Using scenarios to visualize possible EU emission pathways

The Shell Scenario Team released The Energy Security Scenarios about a month ago and I’ve been out talking with stakeholders about them in the meantime.

The two new scenarios (see Note below), Sky 2050 and Archipelagos, describe the tension that is playing out between the promises made by world leaders found themselves in at COP26 in November 2021 when there was a collective agreement to limit global warming to 1.5°C above pre-industrial levels and the energy security situation they were confronted with three months later when Russia invaded Ukraine.

In Archipelagos, the security mindset that is dominant today becomes entrenched worldwide. Global sentiment shifts away from managing emissions and towards energy security. Despite this shift, the drive for energy security still includes the greater use of low-carbon technologies but not emission management technologies such as carbon capture and storage. These dynamics translate into global emissions peaking in the 2020s and falling from the mid-2030s but net-zero emissions remains a long way off.

In Sky 2050, long-term climate security is the primary anchor, with specific targets to reach net zero by 2050 and ultimately bring the global average surface temperature rise to 1.5°C by 2100. The war in Ukraine translates into gradual progress in the early 2020s, but that progress gains momentum towards the 2030s. This happens as the need to deliver low-carbon energy infrastructure takes on an urgency of its own, driven largely by security and price concerns. While progress is initially difficult to see, emissions start to fall from 2025 and, by 2040, the goal of net-zero emissions is clearly in sight. The energy system rapidly transforms.

Underpinning both scenarios is a framework of archetype behaviours by countries in response to energy concerns. The EU falls largely into an archetype called Green Dream, where the focus is on shifting rapidly away from fossil fuels and even reducing energy demand. Government takes a strong role in crafting the direction of travel. By contrast, North America sits with other major resource holders in a group known as Innovation Wins, where long term incentive structures unlock a stream of innovation to allow the energy system to find a different way forward. Technologies such as carbon capture and storage flourish.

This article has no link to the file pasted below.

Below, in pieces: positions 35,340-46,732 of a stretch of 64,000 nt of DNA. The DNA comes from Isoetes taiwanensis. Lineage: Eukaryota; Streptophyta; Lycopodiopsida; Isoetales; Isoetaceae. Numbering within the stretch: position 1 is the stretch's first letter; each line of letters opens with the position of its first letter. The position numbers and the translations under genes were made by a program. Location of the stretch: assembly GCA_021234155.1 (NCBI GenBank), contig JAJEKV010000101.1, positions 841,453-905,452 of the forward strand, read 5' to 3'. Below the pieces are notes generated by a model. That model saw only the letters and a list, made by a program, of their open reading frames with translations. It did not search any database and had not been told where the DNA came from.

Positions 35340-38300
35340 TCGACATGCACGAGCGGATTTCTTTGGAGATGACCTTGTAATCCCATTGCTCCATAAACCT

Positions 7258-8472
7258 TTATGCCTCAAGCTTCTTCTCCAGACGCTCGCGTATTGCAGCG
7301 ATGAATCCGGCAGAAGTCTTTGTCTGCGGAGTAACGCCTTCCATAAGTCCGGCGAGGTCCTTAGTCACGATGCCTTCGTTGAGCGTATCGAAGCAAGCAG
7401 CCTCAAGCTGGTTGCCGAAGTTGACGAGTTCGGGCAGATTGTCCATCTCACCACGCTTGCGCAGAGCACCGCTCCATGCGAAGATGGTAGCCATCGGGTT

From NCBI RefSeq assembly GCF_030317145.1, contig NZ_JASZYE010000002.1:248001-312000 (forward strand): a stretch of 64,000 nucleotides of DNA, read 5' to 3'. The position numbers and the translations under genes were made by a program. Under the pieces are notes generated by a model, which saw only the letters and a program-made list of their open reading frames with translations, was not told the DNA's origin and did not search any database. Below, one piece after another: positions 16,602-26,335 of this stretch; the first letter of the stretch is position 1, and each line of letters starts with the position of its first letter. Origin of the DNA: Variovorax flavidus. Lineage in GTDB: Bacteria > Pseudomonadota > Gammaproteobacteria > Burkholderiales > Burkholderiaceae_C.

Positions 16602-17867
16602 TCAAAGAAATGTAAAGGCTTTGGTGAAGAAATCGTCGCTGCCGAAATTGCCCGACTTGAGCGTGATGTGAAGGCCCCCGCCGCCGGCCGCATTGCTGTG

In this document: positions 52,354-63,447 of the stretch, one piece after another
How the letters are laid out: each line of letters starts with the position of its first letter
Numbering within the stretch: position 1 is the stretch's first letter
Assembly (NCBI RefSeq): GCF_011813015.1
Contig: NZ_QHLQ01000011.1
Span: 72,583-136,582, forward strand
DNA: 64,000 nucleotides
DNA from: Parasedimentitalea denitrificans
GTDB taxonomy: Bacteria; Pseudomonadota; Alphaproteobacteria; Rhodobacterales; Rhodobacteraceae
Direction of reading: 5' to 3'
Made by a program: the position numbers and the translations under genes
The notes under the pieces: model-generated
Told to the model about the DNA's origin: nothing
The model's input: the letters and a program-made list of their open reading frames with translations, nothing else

Both the EU and North America head towards net-zero emissions, but it is the Americans who get there first in Sky 2050. Perhaps more importantly, of the two it is the Innovation Wins countries which deliver a much bigger share of the global need for negative emissions after 2050, because they develop and embrace geological storage and technologies such as direct air capture (in Sky 2050). Negative emissions are the key to managing overall warming by 2100 and open up the possibility for climate restoration in the 22nd century.

By 2050 in the Sky 2050 scenario, for a similar population, North America has deployed twice the CCS capacity of the EU and has seven times as much direct air capture in operation. By 2100 the EU only has as much direct air capture as North America does in 2050, whereas North America is heading towards 1 Gt of capture capacity.

Within the EU, the pathway is more problematic in the Archipelagos scenario. Nuclear starts to decline quickly in the 2030s and 2040s and isn’t replaced and solar doesn’t multiply to the extent that it does in Sky 2050, although it still becomes very big within the energy mix. Fossil fuels decline, but the net-zero emissions goal for 2050 isn’t met, although emissions are more than 60% below 2019 levels by mid-century. However, the EU does modestly outpace North America in terms of energy efficiency in both scenarios.

In Sky 2050 both the Green Dream and Innovation Wins archetypes get to net-zero emissions around 2050, despite very different approaches to the energy transition. But in the Innovation Wins countries there is a broader range of energy possibilities and greater ability to manage atmospheric carbon dioxide simply because they fully embrace the opportunities available through carbon capture and geological storage.

Within the context of the global stories it is possible to do a deep dive into a particular region at a particular point on the scenario timeline and the team has provided a wealth of data in spreadsheet form for those who wish to embark on such a journey.

Note: Shell Scenarios are not predictions or expectations of what will happen, or what will probably happen. They are not expressions of Shell’s strategy, and they are not Shell’s business plan; they are one of the many inputs used by Shell to stretch thinking whilst making decisions. Read more in the Definitions and Cautionary note. Scenarios are informed by data, constructed using models and contain insights from leading experts in the relevant fields. Ultimately, for all readers, scenarios are intended as an aid to making better decisions. They stretch minds, broaden horizons and explore assumptions.